(c) Allyn & Bacon 2004Copyright © Allyn and Bacon 2004 Providing Reinforcement and Encouragement The failure cycle of students with disabilities is difficult to break. Reinforcing success is an important strategy to interrupt this failure cycle. In contrast to school personnel, parents are in an excellent position to provide reinforcement in areas such as: Toys Money Friends Trips
(c) Allyn & Bacon 2004Copyright © Allyn and Bacon 2004 Examples of Home-School Contingencies Daily Report Cards Passports
(c) Allyn & Bacon 2004Copyright © Allyn and Bacon 2004 Providing Instructional Support for Older Children Students may need more assistance at home as they progress through the grades. Older children may resist parental attempts to assist. Parents should endeavor, however, to remain involved at an appropriate level with their older children.
(c) Allyn & Bacon 2004Copyright © Allyn and Bacon 2004 Reasons for Expanding the Role of Parents in Educating their Children Parents are the first and most important teachers of their children. The home is the child’s first schoolhouse. Children will learn more during the early years than at any other time in life. All parents want to be good parents and care about their child’s development.
(c) Allyn & Bacon 2004Copyright © Allyn and Bacon 2004 Home Tutoring Programs STEPS Step 1: Parents and teachers discuss the area in which home tutoring will be most helpful. Step 2: Family members implement home tutoring procedures. Step 3: Family members who provide tutoring use techniques for encouragement, reinforcement, and error correction. Step 4: Family members complete the tutoring session and make a record of the student’s accomplishments. LENGTH OF TIME Tutoring periods should be no longer than 15 minutes. USING A VISUAL CHART Use a visual chart so the child can see his or her progress.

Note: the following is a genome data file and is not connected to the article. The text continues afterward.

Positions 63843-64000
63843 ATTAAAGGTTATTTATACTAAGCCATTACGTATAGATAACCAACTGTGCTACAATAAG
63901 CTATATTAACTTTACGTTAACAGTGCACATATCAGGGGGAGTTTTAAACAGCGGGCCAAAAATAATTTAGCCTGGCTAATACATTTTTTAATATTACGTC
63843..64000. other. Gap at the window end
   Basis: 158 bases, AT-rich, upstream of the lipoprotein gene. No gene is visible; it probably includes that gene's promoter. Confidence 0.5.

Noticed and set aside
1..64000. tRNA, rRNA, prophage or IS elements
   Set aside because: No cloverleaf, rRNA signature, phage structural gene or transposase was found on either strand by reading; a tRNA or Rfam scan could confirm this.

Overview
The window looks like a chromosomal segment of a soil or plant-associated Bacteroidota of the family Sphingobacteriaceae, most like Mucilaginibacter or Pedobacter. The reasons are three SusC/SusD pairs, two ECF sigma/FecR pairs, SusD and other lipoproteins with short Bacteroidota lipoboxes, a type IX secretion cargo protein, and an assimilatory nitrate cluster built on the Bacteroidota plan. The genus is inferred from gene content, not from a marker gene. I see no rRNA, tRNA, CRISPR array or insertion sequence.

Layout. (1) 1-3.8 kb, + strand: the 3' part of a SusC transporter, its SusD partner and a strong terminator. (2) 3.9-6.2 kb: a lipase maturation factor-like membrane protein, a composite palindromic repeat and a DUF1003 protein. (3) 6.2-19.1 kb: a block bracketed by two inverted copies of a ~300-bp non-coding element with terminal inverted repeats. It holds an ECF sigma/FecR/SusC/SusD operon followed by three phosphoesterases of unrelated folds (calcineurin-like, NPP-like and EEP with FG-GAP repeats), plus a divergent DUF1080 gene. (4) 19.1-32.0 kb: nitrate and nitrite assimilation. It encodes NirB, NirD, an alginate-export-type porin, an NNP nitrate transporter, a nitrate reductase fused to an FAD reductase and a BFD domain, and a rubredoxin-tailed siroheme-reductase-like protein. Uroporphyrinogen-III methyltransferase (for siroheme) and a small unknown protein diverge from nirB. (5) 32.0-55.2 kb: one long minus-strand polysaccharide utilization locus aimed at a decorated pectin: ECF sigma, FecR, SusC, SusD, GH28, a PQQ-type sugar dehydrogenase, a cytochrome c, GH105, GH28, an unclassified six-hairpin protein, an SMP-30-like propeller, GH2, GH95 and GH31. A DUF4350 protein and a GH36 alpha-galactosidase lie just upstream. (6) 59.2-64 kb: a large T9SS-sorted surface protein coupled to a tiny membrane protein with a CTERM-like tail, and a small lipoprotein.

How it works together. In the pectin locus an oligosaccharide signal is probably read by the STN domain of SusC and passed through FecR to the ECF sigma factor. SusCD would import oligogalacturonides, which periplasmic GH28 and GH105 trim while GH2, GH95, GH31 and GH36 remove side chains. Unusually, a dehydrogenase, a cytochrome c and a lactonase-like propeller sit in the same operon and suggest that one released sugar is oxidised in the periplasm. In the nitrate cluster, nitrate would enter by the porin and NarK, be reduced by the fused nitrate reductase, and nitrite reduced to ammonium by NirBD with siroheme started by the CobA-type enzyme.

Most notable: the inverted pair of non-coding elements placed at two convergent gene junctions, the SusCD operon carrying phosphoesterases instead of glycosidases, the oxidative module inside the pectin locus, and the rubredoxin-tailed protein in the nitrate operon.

(c) Allyn & Bacon 2004Copyright © Allyn and Bacon 2004 Providing Homework Support Homework is often the most continually problematic area relative to home-school collaboration. Often homework issues are plagued by communication problems between home and school, particularly when failure becomes evident. Types of communication problems reported by general education teachers: Lack of follow-through by parents Lateness of communication Lack of importance placed on homework Parental defensiveness Denial of problems
(c) Allyn & Bacon 2004Copyright © Allyn and Bacon 2004 Homework Recommendations General educators and parents need to take an active role in monitoring and communicating with students about homework. Schools should provide teachers with the time needed to engage in regular communication with parents and provide students with increased opportunities to complete homework after school. Teachers need to take advantage of technological innovations such as homework hotlines, computerized student progress records. Students need to be held responsible for keeping up with their homework.
(c) Allyn & Bacon 2004Copyright © Allyn and Bacon 2004 Components of One Successful Homework Program (Callahan et al., 1998) Parent Training Sessions Student Training Systematic Homework Procedures Self-Management Strategies Home- and School-Based Positive Reinforcement Programs
(c) Allyn & Bacon 2004Copyright © Allyn and Bacon 2004 Important Considerations for Teachers Sometimes even the best of parents fail at their daily responsibilities to check their child’s homework. Homework may be a low priority for families when compared with other issues (e.g., family illness, school attendance).